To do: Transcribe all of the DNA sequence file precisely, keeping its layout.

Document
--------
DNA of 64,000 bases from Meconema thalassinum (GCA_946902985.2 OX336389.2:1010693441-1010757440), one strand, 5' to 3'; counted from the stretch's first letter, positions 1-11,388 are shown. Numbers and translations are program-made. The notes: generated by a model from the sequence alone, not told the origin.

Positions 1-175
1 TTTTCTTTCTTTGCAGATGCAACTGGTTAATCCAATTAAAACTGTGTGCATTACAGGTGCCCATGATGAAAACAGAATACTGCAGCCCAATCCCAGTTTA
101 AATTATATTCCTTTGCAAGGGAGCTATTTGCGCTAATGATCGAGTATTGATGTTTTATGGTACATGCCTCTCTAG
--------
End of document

DNA of 64,000 bases from Meconema thalassinum (GCA_946902985.2 OX336389.2:1010693441-1010757440), one strand, 5' to 3'; counted from the stretch's first letter, positions 1-11,388 are shown. Numbers and translations are program-made. The notes: generated by a model from the sequence alone, not told the origin.

Positions 1-175
1 TTTTCTTTCTTTGCAGATGCAACTGGTTAATCCAATTAAAACTGTGTGCATTACAGGTGCCCATGATGAAAACAGAATACTGCAGCCCAATCCCAGTTTA
101 AATTATATTCCTTTGCAAGGGAGCTATTTGCGCTAATGATCGAGTATTGATGTTTTATGGTACATGCCTCTCTAG